thank you Khalil. am interested in therevadan theories about level of attainment. i have gone quite far with zen and other mahayana forms however they are not concerned primarily with extinction of all difficulties in this life... in Therevada there is an emphasis for the Arahant that such a one is 'arahant', free of all difficulties... this goes beyond the zen and mahayana ideal. so, it is interesting to me.
Ajahn Chaa speaks seeing nature or dhamma, this is also spoken of in Zen, however with a slightly different angle. zen would argue that there are no defilements in the fundamental nature of all things, and having awareness of that nature is satori/enlightenment. with Theravada however, seeing nature is the entry of the stream... Sotapanna. i would argue that you cannot see nature unless you are nature, you cannot see dhamma without realising that you are dhamma... however, what does this seeing mean if there are still difficulties... fear, craving and blemish?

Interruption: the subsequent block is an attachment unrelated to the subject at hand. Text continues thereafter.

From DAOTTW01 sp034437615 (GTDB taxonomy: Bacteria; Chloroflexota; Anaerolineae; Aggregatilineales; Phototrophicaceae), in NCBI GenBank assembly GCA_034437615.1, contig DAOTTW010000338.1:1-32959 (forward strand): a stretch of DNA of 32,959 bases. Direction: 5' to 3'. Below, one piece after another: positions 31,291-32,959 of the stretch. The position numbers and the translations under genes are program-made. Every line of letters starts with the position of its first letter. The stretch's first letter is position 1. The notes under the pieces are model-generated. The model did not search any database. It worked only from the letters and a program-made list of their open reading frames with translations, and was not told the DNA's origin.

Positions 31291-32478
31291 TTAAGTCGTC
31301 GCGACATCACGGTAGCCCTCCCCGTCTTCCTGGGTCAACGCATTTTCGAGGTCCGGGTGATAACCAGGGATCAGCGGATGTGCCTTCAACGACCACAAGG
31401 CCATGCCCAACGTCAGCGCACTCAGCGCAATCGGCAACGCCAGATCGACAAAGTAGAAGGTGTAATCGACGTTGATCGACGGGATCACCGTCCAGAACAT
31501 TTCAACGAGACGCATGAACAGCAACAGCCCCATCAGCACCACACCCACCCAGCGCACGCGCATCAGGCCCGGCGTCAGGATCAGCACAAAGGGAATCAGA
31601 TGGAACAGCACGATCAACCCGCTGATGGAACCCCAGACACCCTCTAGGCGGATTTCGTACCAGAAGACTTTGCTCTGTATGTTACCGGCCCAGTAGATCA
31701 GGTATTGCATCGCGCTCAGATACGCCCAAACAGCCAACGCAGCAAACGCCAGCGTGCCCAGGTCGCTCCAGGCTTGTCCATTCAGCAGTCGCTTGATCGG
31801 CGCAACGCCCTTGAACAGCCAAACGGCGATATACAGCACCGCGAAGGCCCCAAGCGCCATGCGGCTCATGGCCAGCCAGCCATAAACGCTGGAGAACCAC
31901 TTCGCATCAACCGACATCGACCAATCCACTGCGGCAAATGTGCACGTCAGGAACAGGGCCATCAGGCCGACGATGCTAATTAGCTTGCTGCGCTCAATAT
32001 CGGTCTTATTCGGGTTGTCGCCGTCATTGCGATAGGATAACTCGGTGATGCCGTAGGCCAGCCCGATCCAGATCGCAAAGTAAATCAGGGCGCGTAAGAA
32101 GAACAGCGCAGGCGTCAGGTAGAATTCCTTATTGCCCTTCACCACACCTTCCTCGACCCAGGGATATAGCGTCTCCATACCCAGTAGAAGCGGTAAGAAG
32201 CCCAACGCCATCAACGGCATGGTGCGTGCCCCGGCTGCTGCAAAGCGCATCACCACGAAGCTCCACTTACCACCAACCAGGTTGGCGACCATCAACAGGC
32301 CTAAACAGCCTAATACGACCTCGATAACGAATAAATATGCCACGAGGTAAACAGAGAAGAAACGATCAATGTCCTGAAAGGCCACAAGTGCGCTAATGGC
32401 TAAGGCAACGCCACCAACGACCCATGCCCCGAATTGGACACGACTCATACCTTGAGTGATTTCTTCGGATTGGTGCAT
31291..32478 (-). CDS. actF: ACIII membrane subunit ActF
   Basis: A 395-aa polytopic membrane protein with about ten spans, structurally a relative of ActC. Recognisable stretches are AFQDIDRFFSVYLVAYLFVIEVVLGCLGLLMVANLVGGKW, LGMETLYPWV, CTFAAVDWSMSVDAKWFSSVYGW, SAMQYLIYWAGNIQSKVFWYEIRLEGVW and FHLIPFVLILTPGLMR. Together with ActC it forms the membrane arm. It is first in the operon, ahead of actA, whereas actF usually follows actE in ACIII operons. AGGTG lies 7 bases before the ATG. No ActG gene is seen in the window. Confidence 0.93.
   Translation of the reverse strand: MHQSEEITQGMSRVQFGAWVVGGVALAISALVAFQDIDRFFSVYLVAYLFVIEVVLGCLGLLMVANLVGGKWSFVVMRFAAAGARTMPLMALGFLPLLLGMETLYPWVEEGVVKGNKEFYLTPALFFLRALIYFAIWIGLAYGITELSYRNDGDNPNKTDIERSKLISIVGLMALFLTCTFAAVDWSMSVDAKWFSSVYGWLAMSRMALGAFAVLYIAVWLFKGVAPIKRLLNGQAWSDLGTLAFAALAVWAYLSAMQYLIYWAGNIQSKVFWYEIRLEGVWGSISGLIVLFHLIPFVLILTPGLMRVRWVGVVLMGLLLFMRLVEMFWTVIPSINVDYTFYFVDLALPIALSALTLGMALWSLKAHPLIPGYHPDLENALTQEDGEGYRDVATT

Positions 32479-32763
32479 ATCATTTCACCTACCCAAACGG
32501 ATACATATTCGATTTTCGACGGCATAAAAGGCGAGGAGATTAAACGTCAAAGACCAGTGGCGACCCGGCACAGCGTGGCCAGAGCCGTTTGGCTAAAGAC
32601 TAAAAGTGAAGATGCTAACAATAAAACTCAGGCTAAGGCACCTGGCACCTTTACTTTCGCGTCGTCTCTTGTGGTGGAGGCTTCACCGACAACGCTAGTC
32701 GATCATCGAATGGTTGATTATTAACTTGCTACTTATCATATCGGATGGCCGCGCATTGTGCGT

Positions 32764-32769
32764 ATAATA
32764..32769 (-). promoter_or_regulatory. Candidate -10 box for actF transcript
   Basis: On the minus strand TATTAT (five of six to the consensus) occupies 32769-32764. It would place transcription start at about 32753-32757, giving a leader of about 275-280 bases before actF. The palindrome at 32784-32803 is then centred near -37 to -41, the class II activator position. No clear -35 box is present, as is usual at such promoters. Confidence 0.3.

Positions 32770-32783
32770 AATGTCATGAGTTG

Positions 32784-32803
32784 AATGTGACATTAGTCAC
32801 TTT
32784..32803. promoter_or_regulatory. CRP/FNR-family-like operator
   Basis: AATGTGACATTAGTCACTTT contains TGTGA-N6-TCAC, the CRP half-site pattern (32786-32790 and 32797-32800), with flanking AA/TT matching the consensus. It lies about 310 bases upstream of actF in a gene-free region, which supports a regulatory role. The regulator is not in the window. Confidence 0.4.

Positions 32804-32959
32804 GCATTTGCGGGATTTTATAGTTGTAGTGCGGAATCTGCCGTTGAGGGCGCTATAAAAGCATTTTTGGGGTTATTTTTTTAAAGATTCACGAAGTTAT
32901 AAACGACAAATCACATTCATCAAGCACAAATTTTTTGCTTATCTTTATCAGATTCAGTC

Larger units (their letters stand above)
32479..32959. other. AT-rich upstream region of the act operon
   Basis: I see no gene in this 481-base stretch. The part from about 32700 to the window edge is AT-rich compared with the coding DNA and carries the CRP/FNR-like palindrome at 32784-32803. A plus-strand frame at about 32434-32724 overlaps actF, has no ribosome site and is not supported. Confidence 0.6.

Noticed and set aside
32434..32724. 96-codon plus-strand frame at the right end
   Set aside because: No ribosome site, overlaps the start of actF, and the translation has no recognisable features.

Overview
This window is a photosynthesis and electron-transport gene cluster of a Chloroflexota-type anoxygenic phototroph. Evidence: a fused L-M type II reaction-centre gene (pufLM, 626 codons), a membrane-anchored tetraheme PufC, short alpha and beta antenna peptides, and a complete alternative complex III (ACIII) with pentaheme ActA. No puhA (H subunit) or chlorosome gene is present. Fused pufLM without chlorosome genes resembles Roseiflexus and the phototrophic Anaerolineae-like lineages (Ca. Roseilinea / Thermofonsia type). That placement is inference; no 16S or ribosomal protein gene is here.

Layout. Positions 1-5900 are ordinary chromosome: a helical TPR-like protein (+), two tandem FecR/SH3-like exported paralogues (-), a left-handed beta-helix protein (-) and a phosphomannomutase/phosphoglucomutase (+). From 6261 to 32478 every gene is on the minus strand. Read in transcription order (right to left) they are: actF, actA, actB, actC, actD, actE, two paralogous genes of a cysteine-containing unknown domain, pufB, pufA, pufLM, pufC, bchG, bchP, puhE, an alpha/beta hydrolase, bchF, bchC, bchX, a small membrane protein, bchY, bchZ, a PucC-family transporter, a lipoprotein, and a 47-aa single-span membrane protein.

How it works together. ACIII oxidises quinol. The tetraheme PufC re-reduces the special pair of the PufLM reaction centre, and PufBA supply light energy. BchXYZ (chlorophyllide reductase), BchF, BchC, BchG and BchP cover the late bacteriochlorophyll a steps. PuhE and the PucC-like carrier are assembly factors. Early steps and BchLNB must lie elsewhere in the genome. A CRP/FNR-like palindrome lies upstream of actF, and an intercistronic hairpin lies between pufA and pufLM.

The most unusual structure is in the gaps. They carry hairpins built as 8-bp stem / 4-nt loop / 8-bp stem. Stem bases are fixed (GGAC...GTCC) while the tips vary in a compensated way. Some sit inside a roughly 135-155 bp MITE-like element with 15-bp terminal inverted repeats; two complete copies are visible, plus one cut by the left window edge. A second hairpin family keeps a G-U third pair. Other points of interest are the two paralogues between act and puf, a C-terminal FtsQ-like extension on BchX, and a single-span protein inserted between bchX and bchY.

in Zen difficulties are part of enlightened existence. in Therevada there is an extinction of difficulties. Arahant... the one who is free of all difficulty.
thanks again for getting back to me Khalil, i wish that you received great merit,
best wishes, Tom.